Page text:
(b) The person who uses or threatens to use defensive force knew or had reason to believe that an unlawful and forcible entry or unlawful and forcible act was occurring or had occurred.
(2) The presumption set forth in subsection (1) does not apply if:
(a) The person against whom the defensive force is used or threatened has the right to be in or is a lawful resident of the dwelling, residence, or vehicle, such as an owner, lessee, or titleholder, and there is not an injunction for protection from domestic violence or a written pretrial supervision order of no contact against that person; or
(b) The person or persons sought to be removed is a child or grandchild, or is otherwise in the lawful custody or under the lawful guardianship of, the person against whom the defensive force is used or threatened; or
(c) The person who uses or threatens to use defensive force is engaged in a criminal activity or is using the dwelling, residence, or occupied vehicle to further a criminal activity; or
(d) The person against whom the defensive force is used or threatened is a law enforcement officer, as defined in s. 943.10(14), who enters or attempts to enter a dwelling, residence, or vehicle in the performance of his or her official duties and the officer identified himself or herself in accordance with any applicable law or the person using or threatening to use force knew or reasonably should have known that the person entering or attempting to enter was a law enforcement officer.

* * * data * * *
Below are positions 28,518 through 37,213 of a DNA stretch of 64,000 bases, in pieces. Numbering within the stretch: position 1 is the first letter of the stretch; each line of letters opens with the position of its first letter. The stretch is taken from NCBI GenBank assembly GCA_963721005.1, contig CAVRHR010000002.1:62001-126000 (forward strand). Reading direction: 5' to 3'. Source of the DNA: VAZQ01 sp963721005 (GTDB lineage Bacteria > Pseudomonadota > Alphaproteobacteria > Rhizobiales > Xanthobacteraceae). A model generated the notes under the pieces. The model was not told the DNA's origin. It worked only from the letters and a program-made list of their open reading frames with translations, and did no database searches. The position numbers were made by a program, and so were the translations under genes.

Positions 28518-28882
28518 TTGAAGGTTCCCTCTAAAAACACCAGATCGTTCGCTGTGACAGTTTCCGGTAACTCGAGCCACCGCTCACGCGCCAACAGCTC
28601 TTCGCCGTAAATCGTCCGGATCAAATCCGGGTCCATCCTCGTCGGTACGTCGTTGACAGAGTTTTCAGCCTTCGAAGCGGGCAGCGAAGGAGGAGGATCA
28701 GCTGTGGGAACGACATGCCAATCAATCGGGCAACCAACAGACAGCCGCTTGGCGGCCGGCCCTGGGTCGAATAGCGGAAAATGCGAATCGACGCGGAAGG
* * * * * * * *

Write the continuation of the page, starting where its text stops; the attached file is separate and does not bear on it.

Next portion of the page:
(3) A person who is attacked in his or her dwelling, residence, or vehicle has no duty to retreat and has the right to stand his or her ground and use or threaten to use force, including deadly force, if he or she uses or threatens to use force in accordance with s. 776.012(1) or (2) or s. 776.031(1) or (2).
(4) A person who unlawfully and by force enters or attempts to enter a person’s dwelling, residence, or occupied vehicle is presumed to be doing so with the intent to commit an unlawful act involving force or violence.
(5) As used in this section, the term:
(a) “Dwelling” means a building or conveyance of any kind, including any attached porch, whether the building or conveyance is temporary or permanent, mobile or immobile, which has a roof over it, including a tent, and is designed to be occupied by people lodging therein at night.
(b) “Residence” means a dwelling in which a person resides either temporarily or permanently or is visiting as an invited guest.
(c) “Vehicle” means a conveyance of any kind, whether or not motorized, which is designed to transport people or property.
History.—s. 1, ch. 2005-27; s. 4, ch. 2014-195.